How to Survive a Tradeshow or Conference as a Student
Being a student has its perks; from student discounts to student-oriented events, we are given resources to be successful in our post-secondary careers. But once that is over, we are given a piece of paper that says ‘you are somewhat an expert in this field’ and a bill that is likely more expensive than a Toyota Corolla (yay student loans!) and where do you go from there? Where do you get a job in your field? Do you go to grad school in a pursuit for a better chance to get a job? No one really gave us a guideline in being an adult upon graduation so what do we do?
The ‘answer’ to that (but really there is no true answer to it) is networking. Even before thinking about graduation, you have to at least have a basic idea on what you want or what your industry offers. That means going to industry-related events; whether it be conferences, tradeshows and networking events, it is important to expose yourself to the industry so you know what you want and don’t want to do. But another problem arises and guarantee you that it goes through your mind: you are a student, no one in tradeshows will take you seriously, and you’re just there for the free samples. Well the truth is, going to tradeshows and conferences for the first time is nerve-wrecking so to ease your worries, here are some tips that a few people (including myself) suggest to follow:
- Have an objective in mind. What are your main goal(s) going to these events? Are you there to see new trends or changes in the industry? Are you there to network with companies for mentorship on your upcoming product? Are you there to see what potential companies to work in upon graduation? Or like me, are there to see new trends and write about it on say a blog post? You should have an objective in mind create a game plan. You’ll feel less nervous going to these events. Similarly, make an elevator pitch that relates to your objectives. Prepare you little spiel for vendors out there and look interested. Yes the samples are enticing but also be interested in their product because they will also do their little spiel to you.
- Dress for success. As cliche as it sounds, you have to look presentable when going to these shows. Business casual is the ‘outfit of the day’ and it shows through your clothing. You don’t need to wear a full tuxedo or gown but a dress shirt with an optional blazer or a nice blouse, pants/skirt should be good enough. Don’t go into a show or conference wearing jeans and sneakers or ‘streetwear’ because it shows unprofessionalism. For the ladies out there: save yourself and don’t wear high heels; or at least bring a pair of flats with you. In tradeshows and conferences, there will be a lot of walking and standing around so while looking great is the aim game, try to also be comfortable. Trust me on this, your feet will thank you later!
- Bring lots of business cards. Yes, you are a student but at the same time, if you want to connect with a sales manager or senior product developer or a fellow student after a tradeshow or conference, you want to give them some form of contact. Business cards are the best way to do it and you can put your social media on it too. Also if you think you brought too many business cards, think again! Depending on how big your stack is, it will be gone from 5 minutes to the whole day you are in the event. So don’t worry if you have a whole box full of business cards because I guarantee you that it will disappear quickly, just like your focus in the first ten minutes of a three hour lecture.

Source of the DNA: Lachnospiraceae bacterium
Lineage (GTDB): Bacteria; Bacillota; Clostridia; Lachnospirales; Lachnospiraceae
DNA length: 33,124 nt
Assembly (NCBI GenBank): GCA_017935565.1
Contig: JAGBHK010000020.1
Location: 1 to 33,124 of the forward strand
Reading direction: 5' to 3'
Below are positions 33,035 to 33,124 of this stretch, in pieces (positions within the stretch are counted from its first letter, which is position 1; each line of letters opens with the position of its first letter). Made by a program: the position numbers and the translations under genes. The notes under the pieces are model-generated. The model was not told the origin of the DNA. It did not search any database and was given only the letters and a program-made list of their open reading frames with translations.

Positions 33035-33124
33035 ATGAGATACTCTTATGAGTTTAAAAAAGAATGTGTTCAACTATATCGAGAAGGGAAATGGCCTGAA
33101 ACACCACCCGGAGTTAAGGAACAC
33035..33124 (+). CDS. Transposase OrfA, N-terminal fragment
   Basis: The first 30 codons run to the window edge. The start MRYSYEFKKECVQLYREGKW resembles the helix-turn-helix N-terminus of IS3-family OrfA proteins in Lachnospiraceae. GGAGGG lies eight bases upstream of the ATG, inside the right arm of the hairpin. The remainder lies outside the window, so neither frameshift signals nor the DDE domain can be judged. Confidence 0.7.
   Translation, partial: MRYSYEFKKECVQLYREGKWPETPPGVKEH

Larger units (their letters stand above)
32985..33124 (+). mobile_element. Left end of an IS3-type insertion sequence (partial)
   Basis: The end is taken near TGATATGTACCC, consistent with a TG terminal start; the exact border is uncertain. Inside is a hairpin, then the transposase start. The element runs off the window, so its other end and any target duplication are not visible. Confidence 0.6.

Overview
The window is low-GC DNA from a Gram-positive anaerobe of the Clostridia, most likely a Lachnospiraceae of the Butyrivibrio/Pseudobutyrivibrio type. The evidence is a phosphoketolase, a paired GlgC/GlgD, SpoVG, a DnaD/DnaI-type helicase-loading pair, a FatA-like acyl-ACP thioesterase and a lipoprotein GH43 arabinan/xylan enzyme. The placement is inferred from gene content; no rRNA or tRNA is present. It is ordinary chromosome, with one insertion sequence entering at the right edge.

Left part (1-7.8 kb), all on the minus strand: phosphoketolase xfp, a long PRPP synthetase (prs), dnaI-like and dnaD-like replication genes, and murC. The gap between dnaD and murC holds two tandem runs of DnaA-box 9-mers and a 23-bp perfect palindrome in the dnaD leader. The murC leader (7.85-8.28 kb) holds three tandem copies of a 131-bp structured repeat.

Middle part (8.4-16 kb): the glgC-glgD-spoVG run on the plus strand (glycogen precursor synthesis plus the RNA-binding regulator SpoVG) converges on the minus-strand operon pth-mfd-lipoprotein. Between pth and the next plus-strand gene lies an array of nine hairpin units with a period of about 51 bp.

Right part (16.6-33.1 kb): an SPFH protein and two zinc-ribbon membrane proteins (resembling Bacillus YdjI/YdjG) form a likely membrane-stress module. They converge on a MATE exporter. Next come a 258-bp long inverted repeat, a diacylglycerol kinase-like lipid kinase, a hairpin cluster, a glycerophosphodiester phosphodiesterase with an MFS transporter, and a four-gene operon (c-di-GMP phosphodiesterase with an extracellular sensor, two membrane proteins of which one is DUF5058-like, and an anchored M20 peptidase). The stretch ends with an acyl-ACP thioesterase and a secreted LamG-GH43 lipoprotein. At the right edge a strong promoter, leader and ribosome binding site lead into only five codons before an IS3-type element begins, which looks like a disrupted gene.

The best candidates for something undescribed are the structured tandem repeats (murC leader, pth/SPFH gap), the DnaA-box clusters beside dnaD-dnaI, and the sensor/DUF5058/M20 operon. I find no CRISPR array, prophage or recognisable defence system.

- DO NOT EXPECT A JOB IN THE EVENT! I know, it is very harsh but that’s the reality. Vendors in tradeshows are there to sell their product and not to find potential candidates to work in their company. That’s what job fairs and job boards like Indeed and FoodGrads’ job board (not a shameless plug here) are there for. They have their own objectives to fulfill and you are either benefiting them by buying their product or you’re just another bystander wandering around the tradeshow floor. In conferences, there are more chances to connect and potentially getting a job interview because their focus is to talk to other people in the industry and network. So it’s good to have your resume on you but going back to the previous point, it’s better to give them a business card.
- Conduct some research before attending the event. It’s better to know what activities are happening in the event. Whether it be a presentation on cannabis manufacturing to the Safe Foods for Canadians Act, research activities in the event that interests you. Some people felt that they connected more in these presentations than wandering around the tradeshow floor. And most people tend to be keen on what you have to say about the topic and a better place to ask questions.
All in all, these tips should help you out and lessen your worries. Sure you will go home with bags of bags of samples and business cards with a full stomach but at least you will have a great time in these events. And later on in the future, when you are trying to find a job after school you have those connections (ie. Business cards) laying around your dorm so use them! Best of luck in your first event and let us know what other tips you could give a student going to industry tradeshows/conferences.
About the author:
Jennie Vallangca is a student in Culinary Innovation and Food Technology at Niagara College. If she is not in the kitchen cooking or baking, she is either in fencing practice or cooking up a storm as a member of the Canadian Armed Forces as an army reserves cook. Recently, she placed runner up at Eat North‘s 2019 Rising Awards Scholarship Competition.
Main Image: Restaurants Canada Show–Check out this years’ show March 1,2 & 3, 2020!
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